Views: 11
Size:  90.0 KB
    YouTube video at: https://youtu.be/m1wlc1Ss_wQ
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    (Original post by Plagioclase)
    You don't need to know how to program, they will teach you from scratch anyway and I imagine that the practicalities of coding will be fairly trivial in comparison to the theory you will learn. You probably know this already but a Computer Science degree is not a degree in programming. Having said that, learning a programming language shouldn't be too difficult and you might want to consider doing it if you have some time over the summer.
    While the single steps might seem/be trivial - the tremendous piling up of steps for bringing an idea to an ok executable is an exercise in chaos and complexity. When programming you are not only writing some characters and hoping for the best - well some students without previous experience seem to just permute their program and randomly add some internet-looked up stuff.
    You probably will be able to pass most stuff without previous experience but it will be more fun and a lot easier if you pick up a bit of programming before. My tip there is to not do some programming tutorial which will likely bore you to death but instead pick a random game idea and try to build that game and looking up stuff on the run.
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    (Original post by ksjogo)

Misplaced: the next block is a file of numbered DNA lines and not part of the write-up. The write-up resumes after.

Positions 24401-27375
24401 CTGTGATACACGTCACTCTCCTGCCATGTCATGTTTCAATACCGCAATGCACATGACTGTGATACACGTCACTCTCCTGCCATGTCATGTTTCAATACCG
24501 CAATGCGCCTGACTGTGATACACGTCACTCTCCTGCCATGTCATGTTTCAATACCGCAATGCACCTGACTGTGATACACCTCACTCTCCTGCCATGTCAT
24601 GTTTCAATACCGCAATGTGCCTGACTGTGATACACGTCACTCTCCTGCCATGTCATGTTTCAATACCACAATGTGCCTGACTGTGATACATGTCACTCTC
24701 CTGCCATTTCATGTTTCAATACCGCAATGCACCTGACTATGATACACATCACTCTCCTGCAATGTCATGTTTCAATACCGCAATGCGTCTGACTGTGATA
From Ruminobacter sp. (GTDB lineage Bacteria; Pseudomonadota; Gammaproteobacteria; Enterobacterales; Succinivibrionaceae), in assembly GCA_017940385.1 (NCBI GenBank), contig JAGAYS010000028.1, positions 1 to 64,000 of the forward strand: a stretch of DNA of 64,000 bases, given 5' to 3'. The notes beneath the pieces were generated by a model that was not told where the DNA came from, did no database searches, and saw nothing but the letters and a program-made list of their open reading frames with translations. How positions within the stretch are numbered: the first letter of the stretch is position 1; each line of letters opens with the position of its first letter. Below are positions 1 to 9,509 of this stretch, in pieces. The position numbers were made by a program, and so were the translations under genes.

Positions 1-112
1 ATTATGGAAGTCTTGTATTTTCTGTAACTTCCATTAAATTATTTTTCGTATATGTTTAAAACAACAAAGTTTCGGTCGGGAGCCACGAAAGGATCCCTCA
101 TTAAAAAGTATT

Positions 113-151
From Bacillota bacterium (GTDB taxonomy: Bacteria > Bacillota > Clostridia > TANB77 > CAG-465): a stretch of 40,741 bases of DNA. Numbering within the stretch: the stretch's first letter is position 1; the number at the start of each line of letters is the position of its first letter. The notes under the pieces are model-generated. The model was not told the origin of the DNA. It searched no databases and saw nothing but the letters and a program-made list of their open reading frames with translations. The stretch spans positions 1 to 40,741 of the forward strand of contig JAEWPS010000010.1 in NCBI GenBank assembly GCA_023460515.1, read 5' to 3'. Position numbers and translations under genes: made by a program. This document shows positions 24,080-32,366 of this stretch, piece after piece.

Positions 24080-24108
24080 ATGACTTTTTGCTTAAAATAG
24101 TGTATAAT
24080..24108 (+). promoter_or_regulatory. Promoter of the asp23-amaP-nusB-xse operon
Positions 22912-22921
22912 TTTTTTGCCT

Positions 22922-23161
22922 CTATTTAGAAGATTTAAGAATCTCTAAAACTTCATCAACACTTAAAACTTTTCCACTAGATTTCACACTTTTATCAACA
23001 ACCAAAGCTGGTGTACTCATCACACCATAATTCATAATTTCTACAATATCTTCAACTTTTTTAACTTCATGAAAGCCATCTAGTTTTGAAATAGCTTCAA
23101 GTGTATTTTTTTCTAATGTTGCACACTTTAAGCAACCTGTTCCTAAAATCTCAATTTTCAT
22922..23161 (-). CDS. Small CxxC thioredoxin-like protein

My tip there is to not do some programming tutorial which will likely bore you to death but instead pick a random game idea and try to build that game and looking up stuff on the run.
    I'd actually recommend looking into scientific programming instead because that's how I finally got into it. I spent most of my time in secondary school trying - and failing - to learn to program because the trend was games programming, but it's very difficult to actually program a game from scratch that's remotely decent. The way I actually learned to program was when I learned some basic linear algebra and simple routines like forwards/backwards Euler and was then able to apply that to mathematical problems like finding numerical solutions to differential equations. Which is a lot more straightforward than programming a game and is still very rewarding.